Monday, January 12, 2009

Getting on with it

Does either party, prosecution or defence, have an obligation to find the quickest way through the legal labyrinth?

The defence may complain of breach of the right to trial within a reasonable time, although in the course of the proceedings it took such legal objections as were available to it (eg objections based on lack of jurisdiction). Is the defence to blame for the time taken up in deciding such issues?

The defence might agree to a course that is not the quickest. For example, it may agree to have an issue of confiscation decided by the trial judge rather than the most immediately available judge. Or it may fail to seek severance from a co-defendant, when severance could have led to quicker resolution. Is the defence to blame for these sorts of delay?

If the state has done all it can to expedite proceedings, does that render all delay reasonable?

In Bullen and Soneji v United Kingdom [2009] ECHR 28 (8 January 2009) the Chamber applied (58) its established approach of assessing reasonableness of delay by reference to the complexity of the case, the conduct of the parties, and what was at stake for the defendant. These were confiscation proceedings, and were to be treated for this purpose as analogous to sentencing (applying Crowther v. United Kingdom, no. 53741/00, §§ 24 and 25, 1 February 2005).

Here the jurisdictional point had been particularly difficult, and the House of Lords had overruled the Court of Appeal. The Chamber summarises the House of Lords reasoning at 30. It was not a point that needed to be considered by the Chamber, but essentially it concerned the consequences of a statutory limitation on commencement of confiscation proceedings, and the distinction between mandatory and directory requirements, and between (for the latter) purely regulatory directory requirements (where breach never invalidates subsequent action) and other directory requirements (where the consequences of breach depend on whether there was substantial compliance with the requirement).

The Chamber held (62) that neither party was to blame for the appeal delay in this case.

The defendants could not be criticised for agreeing to have the trial judge determine the confiscation issue (64), and failure by the defendants to press for early determination or to seek severance did not absolve the state from its obligation to deal with cases within a reasonable time (65, citing Crowther, above). The defendants could not be blamed for the time it took judges to hear the confiscation argument and to reach decisions, or for the time between the lodging of the appeal to the Court of Appeal and delivery of that Court's decision (67, 68). The Chamber also noted (at 69, and seemingly in contradiction to para 62) the two year delay between the Court of Appeal's certification of the point of appeal and the House of Lord's judgment on that appeal. This latter may be an illustration of the kind of delay for which the state will not normally be responsible unless – as apparently here – the delay was inherently unreasonable.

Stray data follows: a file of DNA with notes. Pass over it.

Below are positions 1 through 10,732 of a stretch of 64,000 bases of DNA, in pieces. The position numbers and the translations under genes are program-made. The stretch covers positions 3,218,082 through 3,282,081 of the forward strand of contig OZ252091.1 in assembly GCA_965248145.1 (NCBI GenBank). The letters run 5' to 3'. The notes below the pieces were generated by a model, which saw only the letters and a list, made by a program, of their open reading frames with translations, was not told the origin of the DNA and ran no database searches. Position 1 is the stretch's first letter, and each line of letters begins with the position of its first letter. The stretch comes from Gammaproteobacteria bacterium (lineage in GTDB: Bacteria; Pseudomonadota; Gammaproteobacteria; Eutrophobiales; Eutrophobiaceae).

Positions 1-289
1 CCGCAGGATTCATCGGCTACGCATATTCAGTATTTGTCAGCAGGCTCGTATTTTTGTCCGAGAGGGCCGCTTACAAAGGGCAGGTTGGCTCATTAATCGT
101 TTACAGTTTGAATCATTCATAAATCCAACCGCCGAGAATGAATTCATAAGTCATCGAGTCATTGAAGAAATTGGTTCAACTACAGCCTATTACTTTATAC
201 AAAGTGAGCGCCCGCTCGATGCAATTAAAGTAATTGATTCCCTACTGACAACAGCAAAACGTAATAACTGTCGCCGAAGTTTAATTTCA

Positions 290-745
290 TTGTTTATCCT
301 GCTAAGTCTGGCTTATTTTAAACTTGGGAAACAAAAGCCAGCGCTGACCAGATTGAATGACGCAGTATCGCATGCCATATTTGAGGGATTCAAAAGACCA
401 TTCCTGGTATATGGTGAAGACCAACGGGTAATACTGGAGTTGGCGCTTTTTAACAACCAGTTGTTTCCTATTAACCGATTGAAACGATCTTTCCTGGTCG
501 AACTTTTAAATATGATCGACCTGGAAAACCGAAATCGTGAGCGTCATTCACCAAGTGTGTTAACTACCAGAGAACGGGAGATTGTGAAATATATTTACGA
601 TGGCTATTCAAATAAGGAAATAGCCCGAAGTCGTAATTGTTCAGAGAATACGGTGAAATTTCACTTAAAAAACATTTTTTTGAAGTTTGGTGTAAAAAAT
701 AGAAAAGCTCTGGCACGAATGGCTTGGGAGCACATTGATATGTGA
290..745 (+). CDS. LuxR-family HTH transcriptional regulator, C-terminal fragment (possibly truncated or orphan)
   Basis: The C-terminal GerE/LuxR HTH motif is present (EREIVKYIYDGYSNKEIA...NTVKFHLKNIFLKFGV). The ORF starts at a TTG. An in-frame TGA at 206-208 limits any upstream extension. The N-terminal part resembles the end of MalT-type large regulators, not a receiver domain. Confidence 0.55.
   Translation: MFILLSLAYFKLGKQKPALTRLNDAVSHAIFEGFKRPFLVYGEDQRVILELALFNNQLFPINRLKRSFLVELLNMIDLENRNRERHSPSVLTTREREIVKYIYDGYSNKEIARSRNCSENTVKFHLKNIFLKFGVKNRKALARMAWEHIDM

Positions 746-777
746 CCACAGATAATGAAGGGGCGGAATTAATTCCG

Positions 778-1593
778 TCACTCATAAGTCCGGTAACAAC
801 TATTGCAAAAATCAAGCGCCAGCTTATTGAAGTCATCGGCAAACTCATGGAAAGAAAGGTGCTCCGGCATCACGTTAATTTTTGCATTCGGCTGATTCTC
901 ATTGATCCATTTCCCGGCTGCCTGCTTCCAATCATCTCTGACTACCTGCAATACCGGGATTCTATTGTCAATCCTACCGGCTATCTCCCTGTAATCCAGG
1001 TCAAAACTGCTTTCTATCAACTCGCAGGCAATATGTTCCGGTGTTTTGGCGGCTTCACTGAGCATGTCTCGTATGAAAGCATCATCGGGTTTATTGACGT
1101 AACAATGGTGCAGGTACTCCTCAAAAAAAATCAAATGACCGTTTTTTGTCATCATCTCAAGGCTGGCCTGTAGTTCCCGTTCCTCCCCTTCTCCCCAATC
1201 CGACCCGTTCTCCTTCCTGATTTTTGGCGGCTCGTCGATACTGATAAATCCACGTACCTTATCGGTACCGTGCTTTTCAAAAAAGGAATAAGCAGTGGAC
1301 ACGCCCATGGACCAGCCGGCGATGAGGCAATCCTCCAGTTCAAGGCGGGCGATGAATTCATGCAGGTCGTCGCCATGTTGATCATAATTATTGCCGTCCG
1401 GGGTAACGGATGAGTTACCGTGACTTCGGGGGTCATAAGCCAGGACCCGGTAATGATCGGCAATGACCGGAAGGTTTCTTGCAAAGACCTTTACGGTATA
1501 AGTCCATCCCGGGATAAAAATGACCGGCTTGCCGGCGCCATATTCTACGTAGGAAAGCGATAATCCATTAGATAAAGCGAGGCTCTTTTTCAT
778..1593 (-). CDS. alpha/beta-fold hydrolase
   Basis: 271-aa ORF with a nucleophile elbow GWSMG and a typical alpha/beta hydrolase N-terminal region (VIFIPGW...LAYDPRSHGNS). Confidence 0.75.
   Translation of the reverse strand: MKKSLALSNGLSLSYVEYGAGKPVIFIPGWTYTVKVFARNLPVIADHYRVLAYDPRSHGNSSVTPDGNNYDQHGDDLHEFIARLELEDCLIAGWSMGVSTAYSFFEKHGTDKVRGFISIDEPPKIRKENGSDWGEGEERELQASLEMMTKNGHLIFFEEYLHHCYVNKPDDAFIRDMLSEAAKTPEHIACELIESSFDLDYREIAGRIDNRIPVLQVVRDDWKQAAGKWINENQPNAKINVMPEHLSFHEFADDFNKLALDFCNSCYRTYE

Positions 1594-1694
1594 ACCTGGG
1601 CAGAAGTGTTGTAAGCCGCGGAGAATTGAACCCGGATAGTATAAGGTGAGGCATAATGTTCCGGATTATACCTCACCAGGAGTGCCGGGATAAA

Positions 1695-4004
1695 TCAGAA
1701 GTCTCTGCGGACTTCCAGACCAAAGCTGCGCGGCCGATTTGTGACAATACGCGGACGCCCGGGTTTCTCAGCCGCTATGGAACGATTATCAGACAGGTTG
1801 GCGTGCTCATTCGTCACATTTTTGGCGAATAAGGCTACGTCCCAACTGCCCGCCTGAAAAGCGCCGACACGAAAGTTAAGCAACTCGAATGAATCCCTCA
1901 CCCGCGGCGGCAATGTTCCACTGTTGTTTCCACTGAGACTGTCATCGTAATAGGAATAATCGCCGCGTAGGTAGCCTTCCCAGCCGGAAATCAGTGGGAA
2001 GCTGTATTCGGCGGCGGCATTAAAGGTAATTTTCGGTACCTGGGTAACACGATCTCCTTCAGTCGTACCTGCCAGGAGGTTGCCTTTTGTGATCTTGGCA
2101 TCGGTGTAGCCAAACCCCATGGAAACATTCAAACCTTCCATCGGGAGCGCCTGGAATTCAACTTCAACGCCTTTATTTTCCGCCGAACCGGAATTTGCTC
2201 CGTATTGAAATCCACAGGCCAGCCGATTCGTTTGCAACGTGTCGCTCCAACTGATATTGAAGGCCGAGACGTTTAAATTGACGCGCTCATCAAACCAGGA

The apparent contradiction between paras 62 and 69 disappears once it is remembered that it is not only the parties who are involved: the state is responsible for compliance with the defendant's right to a hearing within a reasonable time.

The Chamber noted that what was at stake for the defendants was serious (70): further imprisonment in default of payment of substantial sums, after the sentences of imprisonment had been served, and over 5 years since the convictions were entered, where payment was more difficult that it would have been without the delay.

The delay here was held to have been in breach of the art 6§1 right to a hearing within a reasonable time. An argument that the proceedings were unfair was dismissed.

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